Every week, citizens of the world learn of a large company or government agency suffering a successful cyber-attack. What hardly ever gets reported is the hundreds of cyber attacks that succeed against small and medium-sized businesses. The security issues facing these companies is ever-growing. In 2014,60% of all online attacks were against companies. That same year, the average cost associated with a breach, for additional hardware and software to protect data was $8700. Three years later that cost has risen to nearly 10,000. And, that doesn’t include so-called soft costs such as public relations, credit monitoring for customers, defending against a potential lawsuit, loss of business, and more.
Small & Medium-sized Businesses Attractive to Attackers
While large companies can be more lucrative for cyber criminals, Businesses are often targeted because it is much less work for a cyber criminal to successfully attack a company than a large company. With many attacks on companies, they gain the amount of information with less effort.
On the flip side, Businesses have proactive measures they can take that are the Best IT Security Practices for Business.
Best IT Security Practices for Small and Medium-sized Businesses
Jeff Foresman, a consultant with Rook Security, an Indianapolis-based computer security company noted that many companies don’t understand or are ignorant of the risks facing them from cybercrime or how they can protect themselves.
“They don’t know what they don’t know. They don’t understand the sophistication of these attacks,” Foresman says
Following are five of the most prominent best practices that are easy to implement and highly cost-effective.
The Federal Communication Commission (FCC) urges businesses to install excellent firewall protection on company computer systems. Because so many employees work from home, it is an accepted practice to offer or mandate that employees install firewall software on home systems to secure them and the company links and data they have on them.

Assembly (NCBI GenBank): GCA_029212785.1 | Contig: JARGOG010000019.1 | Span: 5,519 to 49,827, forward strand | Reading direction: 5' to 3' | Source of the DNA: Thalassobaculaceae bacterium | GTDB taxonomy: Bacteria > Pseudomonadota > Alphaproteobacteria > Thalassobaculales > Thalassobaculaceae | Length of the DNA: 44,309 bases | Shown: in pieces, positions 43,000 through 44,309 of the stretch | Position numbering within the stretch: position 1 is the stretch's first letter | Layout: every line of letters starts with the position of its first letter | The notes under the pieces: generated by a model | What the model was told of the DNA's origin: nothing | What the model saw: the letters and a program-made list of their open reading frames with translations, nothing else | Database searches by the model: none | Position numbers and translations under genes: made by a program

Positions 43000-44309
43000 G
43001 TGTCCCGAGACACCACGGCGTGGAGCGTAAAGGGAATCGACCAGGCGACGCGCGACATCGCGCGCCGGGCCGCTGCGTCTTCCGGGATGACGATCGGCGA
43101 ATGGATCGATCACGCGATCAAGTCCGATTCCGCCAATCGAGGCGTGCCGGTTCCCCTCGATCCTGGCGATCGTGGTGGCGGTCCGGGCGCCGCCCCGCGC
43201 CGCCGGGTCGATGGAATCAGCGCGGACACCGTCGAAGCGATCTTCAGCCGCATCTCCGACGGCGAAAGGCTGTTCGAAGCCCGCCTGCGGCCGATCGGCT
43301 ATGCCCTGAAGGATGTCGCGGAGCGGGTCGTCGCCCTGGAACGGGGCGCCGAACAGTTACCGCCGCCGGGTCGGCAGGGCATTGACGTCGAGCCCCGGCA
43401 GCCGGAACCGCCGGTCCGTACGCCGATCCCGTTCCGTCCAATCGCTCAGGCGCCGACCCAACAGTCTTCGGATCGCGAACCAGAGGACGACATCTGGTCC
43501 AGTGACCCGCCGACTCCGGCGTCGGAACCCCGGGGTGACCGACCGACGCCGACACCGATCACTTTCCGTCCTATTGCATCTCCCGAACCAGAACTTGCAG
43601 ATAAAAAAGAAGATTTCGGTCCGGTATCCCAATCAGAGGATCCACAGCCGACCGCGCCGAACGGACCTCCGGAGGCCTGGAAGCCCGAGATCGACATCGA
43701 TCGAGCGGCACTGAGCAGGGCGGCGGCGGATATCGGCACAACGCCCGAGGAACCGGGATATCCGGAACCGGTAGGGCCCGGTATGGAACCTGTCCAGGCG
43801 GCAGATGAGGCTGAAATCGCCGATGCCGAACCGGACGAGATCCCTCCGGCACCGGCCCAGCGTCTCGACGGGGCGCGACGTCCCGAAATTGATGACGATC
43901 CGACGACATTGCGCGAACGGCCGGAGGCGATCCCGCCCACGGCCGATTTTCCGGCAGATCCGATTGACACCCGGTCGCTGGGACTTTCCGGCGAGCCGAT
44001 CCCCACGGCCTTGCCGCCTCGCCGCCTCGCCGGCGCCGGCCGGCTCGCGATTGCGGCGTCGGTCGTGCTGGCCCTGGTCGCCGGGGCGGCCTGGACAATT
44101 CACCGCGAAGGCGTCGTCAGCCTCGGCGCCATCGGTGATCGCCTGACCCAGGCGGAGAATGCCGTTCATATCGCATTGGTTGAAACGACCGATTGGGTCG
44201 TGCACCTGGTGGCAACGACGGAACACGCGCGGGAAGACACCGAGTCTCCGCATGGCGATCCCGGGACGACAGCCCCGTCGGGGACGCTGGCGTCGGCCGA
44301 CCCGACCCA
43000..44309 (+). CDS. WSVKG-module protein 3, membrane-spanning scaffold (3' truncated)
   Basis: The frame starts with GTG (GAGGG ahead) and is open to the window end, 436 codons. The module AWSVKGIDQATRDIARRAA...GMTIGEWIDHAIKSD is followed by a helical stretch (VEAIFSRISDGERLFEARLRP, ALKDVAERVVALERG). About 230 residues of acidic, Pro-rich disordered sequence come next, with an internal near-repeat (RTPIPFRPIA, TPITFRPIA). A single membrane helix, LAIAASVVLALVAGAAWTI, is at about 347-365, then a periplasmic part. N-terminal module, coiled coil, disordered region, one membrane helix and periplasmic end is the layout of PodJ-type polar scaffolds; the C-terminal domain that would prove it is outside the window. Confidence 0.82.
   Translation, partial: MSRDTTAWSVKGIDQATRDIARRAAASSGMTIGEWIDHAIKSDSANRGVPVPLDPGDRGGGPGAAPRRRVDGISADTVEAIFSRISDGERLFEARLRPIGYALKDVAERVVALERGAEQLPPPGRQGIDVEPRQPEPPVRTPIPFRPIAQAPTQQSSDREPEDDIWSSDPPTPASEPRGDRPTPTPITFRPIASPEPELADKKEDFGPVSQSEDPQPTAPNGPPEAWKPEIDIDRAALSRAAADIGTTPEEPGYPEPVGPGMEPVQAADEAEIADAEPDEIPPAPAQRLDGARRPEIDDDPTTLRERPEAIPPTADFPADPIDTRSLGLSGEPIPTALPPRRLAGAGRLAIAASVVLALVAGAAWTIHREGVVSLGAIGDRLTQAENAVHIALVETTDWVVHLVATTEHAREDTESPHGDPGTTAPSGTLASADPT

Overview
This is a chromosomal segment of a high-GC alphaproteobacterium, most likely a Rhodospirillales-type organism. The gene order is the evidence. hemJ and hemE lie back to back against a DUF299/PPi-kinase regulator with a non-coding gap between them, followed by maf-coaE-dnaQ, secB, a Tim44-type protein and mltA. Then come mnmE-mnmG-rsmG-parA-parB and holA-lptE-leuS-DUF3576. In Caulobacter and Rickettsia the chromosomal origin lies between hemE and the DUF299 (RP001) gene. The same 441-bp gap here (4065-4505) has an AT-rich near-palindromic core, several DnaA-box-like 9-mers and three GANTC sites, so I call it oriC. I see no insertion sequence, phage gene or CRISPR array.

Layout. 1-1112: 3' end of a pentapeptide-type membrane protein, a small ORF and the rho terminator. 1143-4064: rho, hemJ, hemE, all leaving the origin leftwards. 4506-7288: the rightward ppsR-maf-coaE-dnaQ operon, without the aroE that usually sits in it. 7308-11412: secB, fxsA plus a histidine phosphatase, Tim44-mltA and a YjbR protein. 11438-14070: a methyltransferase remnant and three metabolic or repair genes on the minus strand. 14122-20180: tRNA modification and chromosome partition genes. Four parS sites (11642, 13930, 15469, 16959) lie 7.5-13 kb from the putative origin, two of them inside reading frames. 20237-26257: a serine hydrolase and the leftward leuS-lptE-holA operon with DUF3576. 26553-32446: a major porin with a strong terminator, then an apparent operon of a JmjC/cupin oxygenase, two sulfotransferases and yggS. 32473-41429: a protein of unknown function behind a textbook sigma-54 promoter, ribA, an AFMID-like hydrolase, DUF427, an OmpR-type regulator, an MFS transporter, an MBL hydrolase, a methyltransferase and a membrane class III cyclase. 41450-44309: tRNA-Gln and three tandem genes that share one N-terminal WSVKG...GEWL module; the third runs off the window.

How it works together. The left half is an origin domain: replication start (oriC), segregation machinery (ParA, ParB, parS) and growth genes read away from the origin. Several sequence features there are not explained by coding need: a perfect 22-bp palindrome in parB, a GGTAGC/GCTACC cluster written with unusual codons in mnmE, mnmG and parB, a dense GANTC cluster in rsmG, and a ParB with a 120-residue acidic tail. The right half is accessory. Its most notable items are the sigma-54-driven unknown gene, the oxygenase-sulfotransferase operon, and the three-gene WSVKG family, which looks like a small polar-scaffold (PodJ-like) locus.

Develop and publish to employees a password policy that specifies the length and the composition of passwords. Also, the policy should mandate how frequently passwords should be changed.
Two Factor Authorization
2FA is shorthand for two-factor authorization. In addition to a username and password, 2FA uses another authorization factor. It could be a PIN number or a biological marker or even a nearby device. 2FA is quickly becoming the standard for sensitive information and system security.
Companies are allowing employees to “Bring Your Own Device” (BYOD) to work or on the road. Establishing clear security policies for BYOD is essential to security efforts. Mandating 2FA on these devices and equipping them with “wipe clean” software that can be activated if a device is lost or stolen keeps your company data safer.
Inform and Educate Employees
Although security starts with top management, all employees need to be educated and informed about the dangers lurking on the internet waiting to attack your company. Employees should never download a link from an unknown email address nor open links or downloads from unknown sites.
You Need Help
Most companies have limited time or staff to address computer system security requirements and keep system security up-to-date. For them, the best solution is a knowledgeable managed services provider (MSP).
Where To Start in San Francisco can be reached (844) RASM or by - firstname.lastname@example.org is such a company. Contact them for more information on computer security.